The third Hebrew letter, gimel, represents the “camel”. The desert dwelling Bedouins call the camel the “gift of God” because their entire sustenance – food, drink, clothing, fuel, and travel – depends upon it. Camels are frequently used in the Bible as a symbol of wealth and abundance. Picture the wise men with camels, bearing gifts for the Christ child.
In the Hebrew alphabet the first three letters are aleph, bet, and gimel. Aleph has the symbolic meaning of ox or “leader for God”. The second letter, bet, means “house”. Their word for father, Av, combines the first two letters, hence we clearly see the hidden meaning in this short word: the father is the leader of the house.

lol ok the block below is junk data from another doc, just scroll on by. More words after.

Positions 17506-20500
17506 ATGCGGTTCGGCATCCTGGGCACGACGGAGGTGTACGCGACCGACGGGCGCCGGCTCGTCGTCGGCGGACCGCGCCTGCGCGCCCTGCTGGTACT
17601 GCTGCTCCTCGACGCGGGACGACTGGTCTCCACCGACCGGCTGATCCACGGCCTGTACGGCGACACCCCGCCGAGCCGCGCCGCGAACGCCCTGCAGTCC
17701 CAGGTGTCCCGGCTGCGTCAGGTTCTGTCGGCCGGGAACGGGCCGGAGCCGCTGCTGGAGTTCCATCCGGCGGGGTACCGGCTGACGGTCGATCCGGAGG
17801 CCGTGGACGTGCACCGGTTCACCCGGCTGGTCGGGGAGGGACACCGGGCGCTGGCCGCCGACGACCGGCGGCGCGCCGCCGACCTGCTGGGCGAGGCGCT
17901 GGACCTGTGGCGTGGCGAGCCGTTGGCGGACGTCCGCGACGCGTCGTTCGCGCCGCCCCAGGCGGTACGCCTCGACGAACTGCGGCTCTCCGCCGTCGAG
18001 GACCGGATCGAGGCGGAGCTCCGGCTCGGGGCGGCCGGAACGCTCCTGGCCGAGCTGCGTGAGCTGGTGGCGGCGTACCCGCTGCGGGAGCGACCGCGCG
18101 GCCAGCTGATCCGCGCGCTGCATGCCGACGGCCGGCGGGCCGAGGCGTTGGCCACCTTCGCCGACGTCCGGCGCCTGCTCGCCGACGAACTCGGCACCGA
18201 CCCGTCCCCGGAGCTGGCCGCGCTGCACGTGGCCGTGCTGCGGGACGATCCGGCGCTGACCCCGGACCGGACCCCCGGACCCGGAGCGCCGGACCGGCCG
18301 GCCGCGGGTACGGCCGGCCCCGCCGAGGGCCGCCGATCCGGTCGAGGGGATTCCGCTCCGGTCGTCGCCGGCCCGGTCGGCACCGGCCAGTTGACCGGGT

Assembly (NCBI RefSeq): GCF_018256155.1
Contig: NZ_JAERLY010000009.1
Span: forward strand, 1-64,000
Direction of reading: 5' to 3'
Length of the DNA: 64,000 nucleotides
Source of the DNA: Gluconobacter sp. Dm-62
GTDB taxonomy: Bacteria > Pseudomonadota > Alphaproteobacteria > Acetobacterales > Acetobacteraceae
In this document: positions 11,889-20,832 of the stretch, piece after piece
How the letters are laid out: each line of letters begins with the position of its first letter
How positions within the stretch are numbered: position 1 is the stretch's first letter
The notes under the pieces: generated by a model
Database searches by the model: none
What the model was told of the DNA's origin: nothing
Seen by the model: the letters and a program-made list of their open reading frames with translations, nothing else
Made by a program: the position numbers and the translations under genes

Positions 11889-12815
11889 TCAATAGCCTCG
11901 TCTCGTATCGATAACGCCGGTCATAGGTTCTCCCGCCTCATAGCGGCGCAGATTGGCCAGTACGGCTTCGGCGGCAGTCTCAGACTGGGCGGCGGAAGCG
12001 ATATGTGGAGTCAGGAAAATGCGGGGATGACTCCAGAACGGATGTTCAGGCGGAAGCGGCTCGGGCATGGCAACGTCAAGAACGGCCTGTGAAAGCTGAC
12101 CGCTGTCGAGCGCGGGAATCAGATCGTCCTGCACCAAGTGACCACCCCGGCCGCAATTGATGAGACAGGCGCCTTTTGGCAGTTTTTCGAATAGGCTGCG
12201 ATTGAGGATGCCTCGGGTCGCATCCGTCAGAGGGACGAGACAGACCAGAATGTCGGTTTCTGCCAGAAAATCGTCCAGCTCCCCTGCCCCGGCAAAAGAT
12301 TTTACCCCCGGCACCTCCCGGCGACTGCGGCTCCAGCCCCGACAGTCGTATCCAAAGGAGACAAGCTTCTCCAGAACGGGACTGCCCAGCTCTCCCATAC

The word for son, ben, is spelled with the letter bet and the letter nun which means “heir”. Do you see the hidden meaning of son? Heir of the house. Makes sense to me. Therefore, we’ve got Father, Son, and … we’d expect the third letter to give us the Holy Spirit, right? How do we get that from gimel, camel? Well, the three letters that spell gimel, also spell gamal, gamál, and gomel (vowel points were added centuries later). Gamal means camel, gamál means recompense, reward, deal bountifully or do good and gomel means benefactor or abundant giver. What I know of the Holy Spirit seems to fit these definitions, especially abundant giver – what do you think?
I love the codes in the Hebrew alphabet. As I see it the first three letters show us the Father, Son, and Holy Spirit.